Read all about Urinary problems among older men

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What are urinary problems among older men?


Problems with urination among men at a later age are quite common and are often caused by aging of the body which is accompanied by a decrease in muscular strength, decreased sensation and, in a lot of men, an enlarged prostate. Often this is an innocent enlargement of the prostate, but it's important to see a doctor when the complaints persist.

What are symptoms of the urinary problems among older men?


  • Weaker stream
  • Fits and starts
  • Some urine left behind after urination
  • Dripping
  • Frequent urination at night
  • Painful urination
  • Slow at coming on stream

Are urinary problems among older men serious and should I see a doctor?


In general urinary problems in older men aren't serious. Eventhough an enlarged prostate can be a cause of urinary problems, it isn't a predictive factor for prostate cancer. Urinary problems are just as frequent in men without prostate cancer as in men with prostate cancer.

Contact a doctor:

  • WWhen you've had problems urinating for a longer period of time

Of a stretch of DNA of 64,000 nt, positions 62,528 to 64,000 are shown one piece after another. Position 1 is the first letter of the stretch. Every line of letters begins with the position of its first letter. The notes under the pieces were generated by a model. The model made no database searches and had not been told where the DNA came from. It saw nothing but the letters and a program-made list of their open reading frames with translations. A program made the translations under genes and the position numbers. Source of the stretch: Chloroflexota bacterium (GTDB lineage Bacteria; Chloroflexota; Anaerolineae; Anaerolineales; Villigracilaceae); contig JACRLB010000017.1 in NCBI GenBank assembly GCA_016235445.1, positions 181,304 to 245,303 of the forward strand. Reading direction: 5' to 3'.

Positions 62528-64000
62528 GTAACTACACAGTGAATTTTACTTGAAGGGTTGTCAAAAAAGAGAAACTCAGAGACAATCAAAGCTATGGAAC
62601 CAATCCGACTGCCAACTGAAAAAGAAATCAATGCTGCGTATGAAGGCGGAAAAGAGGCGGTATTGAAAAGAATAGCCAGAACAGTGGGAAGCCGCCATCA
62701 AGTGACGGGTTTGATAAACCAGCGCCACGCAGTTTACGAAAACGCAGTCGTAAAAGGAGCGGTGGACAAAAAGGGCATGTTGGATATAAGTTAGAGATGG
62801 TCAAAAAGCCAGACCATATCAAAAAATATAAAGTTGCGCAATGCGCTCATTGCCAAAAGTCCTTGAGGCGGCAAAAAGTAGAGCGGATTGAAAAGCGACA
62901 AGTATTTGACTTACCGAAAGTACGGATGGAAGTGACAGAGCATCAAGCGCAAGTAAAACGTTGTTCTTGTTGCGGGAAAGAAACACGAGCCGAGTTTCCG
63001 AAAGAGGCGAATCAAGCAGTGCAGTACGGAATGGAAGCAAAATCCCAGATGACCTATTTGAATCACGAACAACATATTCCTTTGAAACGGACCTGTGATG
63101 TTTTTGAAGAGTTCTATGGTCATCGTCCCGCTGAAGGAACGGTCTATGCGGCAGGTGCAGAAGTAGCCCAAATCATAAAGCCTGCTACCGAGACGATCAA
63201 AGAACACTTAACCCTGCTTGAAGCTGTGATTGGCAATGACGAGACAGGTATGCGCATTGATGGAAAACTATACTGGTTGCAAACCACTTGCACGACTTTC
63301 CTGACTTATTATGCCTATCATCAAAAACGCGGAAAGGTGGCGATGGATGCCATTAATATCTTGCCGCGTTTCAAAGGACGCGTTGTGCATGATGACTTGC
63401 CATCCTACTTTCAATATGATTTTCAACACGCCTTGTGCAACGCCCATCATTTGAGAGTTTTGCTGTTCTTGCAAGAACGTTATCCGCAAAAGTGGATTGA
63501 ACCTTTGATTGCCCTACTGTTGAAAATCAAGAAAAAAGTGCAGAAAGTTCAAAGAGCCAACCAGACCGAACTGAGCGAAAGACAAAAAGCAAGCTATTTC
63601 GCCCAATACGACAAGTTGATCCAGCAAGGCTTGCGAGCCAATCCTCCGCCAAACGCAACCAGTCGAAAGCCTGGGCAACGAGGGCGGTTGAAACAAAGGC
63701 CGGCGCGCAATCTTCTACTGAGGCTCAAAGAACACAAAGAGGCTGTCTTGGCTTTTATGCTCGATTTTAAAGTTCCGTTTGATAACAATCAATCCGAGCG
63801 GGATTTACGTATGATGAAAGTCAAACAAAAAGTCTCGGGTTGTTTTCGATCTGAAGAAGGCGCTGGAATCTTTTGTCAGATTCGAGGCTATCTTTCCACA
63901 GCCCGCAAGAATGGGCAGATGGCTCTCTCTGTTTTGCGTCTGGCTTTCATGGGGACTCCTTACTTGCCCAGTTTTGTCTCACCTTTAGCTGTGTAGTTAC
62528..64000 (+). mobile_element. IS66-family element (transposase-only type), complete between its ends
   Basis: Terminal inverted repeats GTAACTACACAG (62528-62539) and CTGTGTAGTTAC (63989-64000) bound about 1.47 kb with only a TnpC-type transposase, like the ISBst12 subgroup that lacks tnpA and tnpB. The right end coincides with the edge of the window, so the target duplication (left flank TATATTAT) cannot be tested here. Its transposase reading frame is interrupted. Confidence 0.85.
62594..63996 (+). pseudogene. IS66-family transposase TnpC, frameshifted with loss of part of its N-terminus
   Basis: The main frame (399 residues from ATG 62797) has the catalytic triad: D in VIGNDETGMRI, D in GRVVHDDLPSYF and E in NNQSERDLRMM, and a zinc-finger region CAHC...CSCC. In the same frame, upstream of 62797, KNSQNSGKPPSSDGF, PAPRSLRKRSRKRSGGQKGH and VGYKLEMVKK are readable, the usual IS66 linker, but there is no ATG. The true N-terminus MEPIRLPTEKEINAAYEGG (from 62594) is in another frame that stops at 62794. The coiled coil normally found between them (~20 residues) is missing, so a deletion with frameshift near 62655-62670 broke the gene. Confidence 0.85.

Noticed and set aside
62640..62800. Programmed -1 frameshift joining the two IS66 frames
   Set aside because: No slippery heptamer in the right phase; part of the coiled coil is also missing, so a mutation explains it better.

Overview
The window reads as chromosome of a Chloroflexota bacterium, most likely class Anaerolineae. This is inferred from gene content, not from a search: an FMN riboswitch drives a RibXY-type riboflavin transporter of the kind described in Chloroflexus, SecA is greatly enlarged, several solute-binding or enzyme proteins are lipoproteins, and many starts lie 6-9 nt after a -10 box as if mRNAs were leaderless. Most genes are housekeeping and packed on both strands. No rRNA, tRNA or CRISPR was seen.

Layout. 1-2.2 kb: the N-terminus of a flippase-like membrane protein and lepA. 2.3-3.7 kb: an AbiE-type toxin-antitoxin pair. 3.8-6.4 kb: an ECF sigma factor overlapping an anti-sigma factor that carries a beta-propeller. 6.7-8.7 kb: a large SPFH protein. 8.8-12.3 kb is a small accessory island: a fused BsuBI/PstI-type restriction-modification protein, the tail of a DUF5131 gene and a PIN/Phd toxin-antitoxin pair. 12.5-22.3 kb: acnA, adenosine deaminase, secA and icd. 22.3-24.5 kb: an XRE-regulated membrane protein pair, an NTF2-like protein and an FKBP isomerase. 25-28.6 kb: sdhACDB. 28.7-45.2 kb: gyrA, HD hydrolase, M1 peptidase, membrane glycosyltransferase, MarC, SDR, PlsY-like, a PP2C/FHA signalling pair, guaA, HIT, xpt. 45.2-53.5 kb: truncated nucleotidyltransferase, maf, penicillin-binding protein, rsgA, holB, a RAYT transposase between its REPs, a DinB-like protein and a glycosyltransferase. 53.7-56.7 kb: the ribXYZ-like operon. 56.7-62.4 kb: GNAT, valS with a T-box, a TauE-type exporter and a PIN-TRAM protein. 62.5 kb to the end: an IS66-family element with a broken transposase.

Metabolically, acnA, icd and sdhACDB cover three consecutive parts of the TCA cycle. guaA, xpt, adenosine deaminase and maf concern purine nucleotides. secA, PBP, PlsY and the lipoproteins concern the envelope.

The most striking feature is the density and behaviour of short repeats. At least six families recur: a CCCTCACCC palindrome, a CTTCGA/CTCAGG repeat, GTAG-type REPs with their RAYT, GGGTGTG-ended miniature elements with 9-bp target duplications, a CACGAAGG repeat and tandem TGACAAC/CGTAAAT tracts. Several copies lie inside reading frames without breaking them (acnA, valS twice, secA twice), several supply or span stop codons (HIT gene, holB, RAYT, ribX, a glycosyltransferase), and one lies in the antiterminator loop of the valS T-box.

• When you get a pain in your back or in your lower abdomen, aside from the urinary problems

Immediately contact a doctor:

  • When you haven't urinated for longer than 12 hours
  • When you develop a fever, aside from the urinary problems
  • When you're confused or desoriented


What can I do about the urinary problems myself?


  • Regularly go to the toilet
  • Try to take time for urination

How do urinary problems affect my body?


Urinary problems in older men are gathered under the medical abreviation 'LUTS' (lower urinary tract symptoms). These complaints can have a range of causes. An enlarged prostate is probably the best known cause of urinary problems among older men. Other causes could be a weaker sphincter muscle of the bladder, a bladder infection or kidney- or bladderstones.

It's important to know that urinary problems with an enlarged prostate isn't a riskfactor for developing prostate cancer. Men without prostate cancer have urinary problems just as often as men diagnosed with prostate cancer. The doctor can examine your prostate for signs of prostate cancer and if there are any indicators can order follow-up testing.


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